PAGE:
HB 2 contained four provisions that create new and sweeping restrictions to abortion access. The law enacts a ban on all abortion after 20 weeks; a requirement that abortion providers transform their clinics to meet the state's operating requirements for "ambulatory surgical centers" (expensive facilities meant for actual surgeries); a requirement that all abortion-providing doctors obtain hospital admitting privileges within 30 miles of each clinic; and a mandate that any clinics that provide medication (i.e., pharmaceutical) abortion do so in compliance with a more than decade-old, outdated protocol.

The lawsuit (Planned Parenthood, et al. v. Abbott) challenges the latter two restrictions, regarding admitting privileges and medication abortion. A challenge to the 20-week ban will likely come later, as would a challenge to the physical plant requirements – the state has not yet drafted the new facility regulations. Both the admitting privileges and the medication abortion restrictions are set to take effect Oct. 29.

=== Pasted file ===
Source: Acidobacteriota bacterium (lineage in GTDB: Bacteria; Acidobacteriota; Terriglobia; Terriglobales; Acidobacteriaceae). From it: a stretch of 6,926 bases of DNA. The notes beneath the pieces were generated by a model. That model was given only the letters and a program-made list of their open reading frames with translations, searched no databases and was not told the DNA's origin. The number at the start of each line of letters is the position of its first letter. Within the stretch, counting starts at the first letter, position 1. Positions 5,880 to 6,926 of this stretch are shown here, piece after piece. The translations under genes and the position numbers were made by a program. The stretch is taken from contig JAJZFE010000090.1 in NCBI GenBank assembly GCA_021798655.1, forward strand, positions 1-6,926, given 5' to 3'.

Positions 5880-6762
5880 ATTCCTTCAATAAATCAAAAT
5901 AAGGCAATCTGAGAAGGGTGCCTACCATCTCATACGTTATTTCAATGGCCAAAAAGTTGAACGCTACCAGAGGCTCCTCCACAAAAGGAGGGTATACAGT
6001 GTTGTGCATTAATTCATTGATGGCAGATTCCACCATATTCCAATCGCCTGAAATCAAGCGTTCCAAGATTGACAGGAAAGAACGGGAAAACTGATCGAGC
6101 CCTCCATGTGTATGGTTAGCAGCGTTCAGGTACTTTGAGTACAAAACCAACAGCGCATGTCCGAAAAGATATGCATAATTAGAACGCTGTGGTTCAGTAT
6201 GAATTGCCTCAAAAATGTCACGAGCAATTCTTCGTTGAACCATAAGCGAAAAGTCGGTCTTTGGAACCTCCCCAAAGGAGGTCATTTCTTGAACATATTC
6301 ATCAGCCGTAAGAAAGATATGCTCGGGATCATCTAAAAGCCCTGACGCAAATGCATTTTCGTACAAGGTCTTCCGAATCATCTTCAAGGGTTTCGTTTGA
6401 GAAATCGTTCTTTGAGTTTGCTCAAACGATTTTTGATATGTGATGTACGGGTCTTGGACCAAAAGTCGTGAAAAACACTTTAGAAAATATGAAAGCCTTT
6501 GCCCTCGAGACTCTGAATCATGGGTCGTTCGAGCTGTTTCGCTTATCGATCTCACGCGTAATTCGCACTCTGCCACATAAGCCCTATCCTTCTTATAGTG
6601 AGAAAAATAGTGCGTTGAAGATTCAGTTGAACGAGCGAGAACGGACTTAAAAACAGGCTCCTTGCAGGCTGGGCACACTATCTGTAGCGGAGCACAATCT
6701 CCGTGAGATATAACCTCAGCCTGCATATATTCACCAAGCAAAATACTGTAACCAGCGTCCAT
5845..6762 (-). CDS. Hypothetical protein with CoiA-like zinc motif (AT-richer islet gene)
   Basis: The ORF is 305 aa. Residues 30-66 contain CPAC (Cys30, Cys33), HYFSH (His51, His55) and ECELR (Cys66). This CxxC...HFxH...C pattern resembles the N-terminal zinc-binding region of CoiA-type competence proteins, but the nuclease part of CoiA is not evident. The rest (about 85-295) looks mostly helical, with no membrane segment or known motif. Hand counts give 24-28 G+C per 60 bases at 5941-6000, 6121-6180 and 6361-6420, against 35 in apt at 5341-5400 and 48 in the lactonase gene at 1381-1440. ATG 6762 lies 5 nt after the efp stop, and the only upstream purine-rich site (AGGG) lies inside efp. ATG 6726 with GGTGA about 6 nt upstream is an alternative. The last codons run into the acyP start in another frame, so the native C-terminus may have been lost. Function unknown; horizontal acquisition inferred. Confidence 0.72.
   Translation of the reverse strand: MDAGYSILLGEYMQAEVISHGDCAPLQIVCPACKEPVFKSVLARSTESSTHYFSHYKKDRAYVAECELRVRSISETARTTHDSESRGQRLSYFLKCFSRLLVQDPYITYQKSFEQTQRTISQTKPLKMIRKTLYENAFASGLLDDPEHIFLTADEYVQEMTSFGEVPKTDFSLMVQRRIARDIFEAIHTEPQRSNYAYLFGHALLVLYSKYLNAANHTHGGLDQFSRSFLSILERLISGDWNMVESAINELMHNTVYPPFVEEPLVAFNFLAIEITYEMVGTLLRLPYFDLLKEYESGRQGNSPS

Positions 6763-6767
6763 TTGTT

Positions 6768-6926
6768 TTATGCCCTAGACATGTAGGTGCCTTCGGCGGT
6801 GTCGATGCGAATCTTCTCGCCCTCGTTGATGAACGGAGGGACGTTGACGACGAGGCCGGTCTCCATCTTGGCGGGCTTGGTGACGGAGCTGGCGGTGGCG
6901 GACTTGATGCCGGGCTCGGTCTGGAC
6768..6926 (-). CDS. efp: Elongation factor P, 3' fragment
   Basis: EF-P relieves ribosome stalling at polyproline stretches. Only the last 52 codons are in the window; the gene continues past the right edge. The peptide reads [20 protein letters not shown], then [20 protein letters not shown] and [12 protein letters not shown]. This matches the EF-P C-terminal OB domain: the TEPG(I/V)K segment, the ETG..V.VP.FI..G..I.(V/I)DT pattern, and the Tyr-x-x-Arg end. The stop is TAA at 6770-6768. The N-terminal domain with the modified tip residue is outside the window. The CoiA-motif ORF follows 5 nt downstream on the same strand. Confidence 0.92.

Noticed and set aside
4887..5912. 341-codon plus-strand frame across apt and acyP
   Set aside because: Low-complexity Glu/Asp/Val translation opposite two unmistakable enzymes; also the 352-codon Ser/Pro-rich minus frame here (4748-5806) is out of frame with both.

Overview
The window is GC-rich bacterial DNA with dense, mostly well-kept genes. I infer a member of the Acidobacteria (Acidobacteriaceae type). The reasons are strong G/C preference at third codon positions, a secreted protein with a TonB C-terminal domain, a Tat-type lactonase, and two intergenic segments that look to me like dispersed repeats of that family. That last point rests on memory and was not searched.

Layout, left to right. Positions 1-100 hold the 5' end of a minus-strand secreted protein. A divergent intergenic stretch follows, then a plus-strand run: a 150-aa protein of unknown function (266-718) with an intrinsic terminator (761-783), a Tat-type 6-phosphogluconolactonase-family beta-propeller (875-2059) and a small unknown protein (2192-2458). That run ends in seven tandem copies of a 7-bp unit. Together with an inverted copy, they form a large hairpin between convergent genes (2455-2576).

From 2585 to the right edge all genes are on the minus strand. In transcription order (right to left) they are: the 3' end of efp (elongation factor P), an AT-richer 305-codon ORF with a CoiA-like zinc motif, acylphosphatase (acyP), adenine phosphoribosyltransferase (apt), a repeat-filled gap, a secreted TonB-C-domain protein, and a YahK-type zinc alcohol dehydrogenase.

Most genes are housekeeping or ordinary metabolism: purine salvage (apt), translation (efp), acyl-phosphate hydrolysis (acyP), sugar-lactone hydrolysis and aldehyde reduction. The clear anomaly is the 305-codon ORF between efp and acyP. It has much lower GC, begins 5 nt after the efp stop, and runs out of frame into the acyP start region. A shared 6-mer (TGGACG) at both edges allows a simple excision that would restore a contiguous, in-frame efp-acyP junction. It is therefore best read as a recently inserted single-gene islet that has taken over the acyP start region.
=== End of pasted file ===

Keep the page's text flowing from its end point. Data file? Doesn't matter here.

At issue, in part, is that the state has not allowed doctors trying to comply with the admitting privileges portion of the law enough time to do so. "If allowed to take effect on October 29, the admitting privileges requirement will force over one-third of the state's approximately thirty-six licensed facilities where abortions are performed to stop providing those services," reads the lawsuit, "thereby dramatically reducing abortion access throughout the state."